Lt Col Dave Bellon sent another e-mail to his folks from Fallujah, dated November 19th. It relates some of what he saw in the battle there, and includes some photographs.
Immediately following 3/5’s attack on the apartment buildings, 3/1 took the train station on the north end of the city. While the engineers blew a breach through the train trestle, the Cavalry soldiers poured through with their tanks and Bradley’s and chewed an opening in the enemy defense. 3/1 followed them through until they reached a phase line deep into the northern half of the city. The Marine infantry along with a few tanks then turned to the right and attacked the heart of the enemy defense. The fighting was tough as the enemy had the area dialed in with mortars. 3/5 then attacked into the northwest corner of the city. This fight continued as both Marine rifle battalions clawed their way into the city on different axis.
There is an image burned into my brain that I hope I never forget. We came up behind 3/5 one day as the lead squads were working down the Byzantine streets of the Jolan area. An assault team of two Marines ran out from behind cover and put a rocket into a wall of an enemy strongpoint. Before the smoke cleared the squad behind them was up and moving through the hole and clearing the house. Just down the block another squad was doing the same thing. The house was cleared quickly and the Marines were running down the street to the next contact. Even in the midst of that mayhem, it was an awesome site.
The fighting has been incredibly close inside the city. The enemy is willing to die and is literally waiting until they see the whites of the eyes of the Marines before they open up. Just two days ago, as a firefight raged in close quarters, one of the interpreters yelled for the enemy in the house to surrender. The enemy yelled back that it was better to die and go to heaven than to surrender to infidels. This exchange is a graphic window into the world that the Marines and Soldiers have been fighting in these last 10 days.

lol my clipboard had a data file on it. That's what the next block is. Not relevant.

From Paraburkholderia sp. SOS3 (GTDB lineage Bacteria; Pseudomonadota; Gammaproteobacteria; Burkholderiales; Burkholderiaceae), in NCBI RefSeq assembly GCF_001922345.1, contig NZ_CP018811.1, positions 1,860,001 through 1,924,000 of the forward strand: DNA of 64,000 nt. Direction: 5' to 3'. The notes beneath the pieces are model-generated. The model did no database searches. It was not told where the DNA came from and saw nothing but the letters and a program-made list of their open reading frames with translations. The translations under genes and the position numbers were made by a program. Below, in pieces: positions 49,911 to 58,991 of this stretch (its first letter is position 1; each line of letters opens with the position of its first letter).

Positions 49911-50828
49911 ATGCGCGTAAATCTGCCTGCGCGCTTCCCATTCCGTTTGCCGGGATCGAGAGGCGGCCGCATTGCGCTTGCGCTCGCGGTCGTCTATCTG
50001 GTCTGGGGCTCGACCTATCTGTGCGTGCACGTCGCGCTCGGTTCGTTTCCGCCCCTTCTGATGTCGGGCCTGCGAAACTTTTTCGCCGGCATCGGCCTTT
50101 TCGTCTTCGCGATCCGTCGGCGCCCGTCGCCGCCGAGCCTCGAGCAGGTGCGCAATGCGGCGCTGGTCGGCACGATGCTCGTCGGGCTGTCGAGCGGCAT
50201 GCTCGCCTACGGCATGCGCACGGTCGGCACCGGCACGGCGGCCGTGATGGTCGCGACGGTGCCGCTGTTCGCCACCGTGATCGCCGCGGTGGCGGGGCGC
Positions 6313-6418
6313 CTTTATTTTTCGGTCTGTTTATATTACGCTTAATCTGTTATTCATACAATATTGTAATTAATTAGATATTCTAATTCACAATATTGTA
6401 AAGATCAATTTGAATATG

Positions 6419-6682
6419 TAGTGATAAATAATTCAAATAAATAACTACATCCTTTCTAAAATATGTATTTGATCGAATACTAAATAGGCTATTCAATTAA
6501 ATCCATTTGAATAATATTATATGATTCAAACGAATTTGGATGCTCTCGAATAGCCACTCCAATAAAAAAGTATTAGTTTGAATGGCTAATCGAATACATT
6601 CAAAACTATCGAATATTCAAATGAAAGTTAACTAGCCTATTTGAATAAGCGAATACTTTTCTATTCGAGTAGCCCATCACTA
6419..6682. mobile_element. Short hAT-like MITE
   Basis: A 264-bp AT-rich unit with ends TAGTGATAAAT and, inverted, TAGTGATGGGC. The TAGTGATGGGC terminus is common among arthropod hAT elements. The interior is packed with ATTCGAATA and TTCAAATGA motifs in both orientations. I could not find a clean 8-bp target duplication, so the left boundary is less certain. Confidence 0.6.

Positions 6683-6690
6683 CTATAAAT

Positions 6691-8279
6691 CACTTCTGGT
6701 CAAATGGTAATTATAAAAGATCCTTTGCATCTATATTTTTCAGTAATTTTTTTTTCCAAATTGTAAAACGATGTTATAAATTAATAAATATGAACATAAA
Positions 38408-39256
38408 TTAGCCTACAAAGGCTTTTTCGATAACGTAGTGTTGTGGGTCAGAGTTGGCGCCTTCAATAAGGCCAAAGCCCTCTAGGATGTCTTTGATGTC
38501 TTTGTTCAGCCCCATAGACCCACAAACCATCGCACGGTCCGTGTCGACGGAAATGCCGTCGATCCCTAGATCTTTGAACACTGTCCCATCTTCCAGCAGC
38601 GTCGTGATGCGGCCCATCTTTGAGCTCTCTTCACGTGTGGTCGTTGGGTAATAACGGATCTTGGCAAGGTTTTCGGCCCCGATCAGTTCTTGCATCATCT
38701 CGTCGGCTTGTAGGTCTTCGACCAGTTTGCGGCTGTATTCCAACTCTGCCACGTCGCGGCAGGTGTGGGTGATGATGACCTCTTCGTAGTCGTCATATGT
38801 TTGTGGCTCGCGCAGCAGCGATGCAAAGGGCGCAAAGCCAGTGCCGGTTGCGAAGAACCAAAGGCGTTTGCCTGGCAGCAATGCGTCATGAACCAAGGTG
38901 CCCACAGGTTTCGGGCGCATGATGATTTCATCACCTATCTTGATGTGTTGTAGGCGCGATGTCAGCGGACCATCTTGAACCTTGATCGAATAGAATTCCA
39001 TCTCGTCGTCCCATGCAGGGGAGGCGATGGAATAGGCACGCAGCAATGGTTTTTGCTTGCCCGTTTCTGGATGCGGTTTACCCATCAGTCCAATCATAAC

Read the whole thing at The Green Side.
As always, you can get your Fallujah data dump at The Adventures of Chester, Winds of Change, and here.
I found this footage on The Drudge Report. God bless our troops and grant them victory.
Winds of Change has the best Battle of Fallujah round-up I’ve seen yet.
The Command Post brings you a handy comprehensive briefing on The Battle of Fallujah.
Carnivorous Conservative outdoes himself with this original graphic combining an open-source satellite photo with info from news reports. It’s a very informative snapshot of the situation as of 8:30 PM, EST.
And people wonder why I’m a blog junkie?
Hat tip: Chester (who’s liveblogging the battle as I suspected he would).
I’m just guessing here, but don’t be surprised if Chester and Carnivorous Conservative team up again tonight to cover the latest (and hopefully last) developments in the Battle of Fallujah. They started at about this time last night, so stay tuned …
Look at this map from GlobalSecurity.org, then read The Belmont Club’s description of what sounds like the endgame in Fallujah.
Remember the Highway of Death?
Winds of Change has a multi-week roundup on The Battle of Fallujah.
Our troops are advancing faster than we’d planned, killing more of the enemy than we’d expected, losing fewer of ours than we’d feared, and might be wrapping up Fallujah more swiftly than we’d dreamed.
To sift through what bits of information manage to leak out of Fallujah, read The Command Post.
If liveblogging with on-the-fly analysis is your bag, then The Adventures of Chester is your one-stop shop.
The Belmont Club pulls some loose threads together to make educated guesses about the unfolding battle.
Want maps and satellite photos? Two words: Carnivorous Conservative.
For your inspiration, Blackfive has video of Marines singing in Fallujah.
And please … say a prayer today, OK? Froggy Ruminations has an appropriate one.
The Green Side posts e-mails from a Marine just outside Fallujah who’s girding up to go in. It’s compelling reading, and I’ll be stopping by frequently while following the coming battle in the news.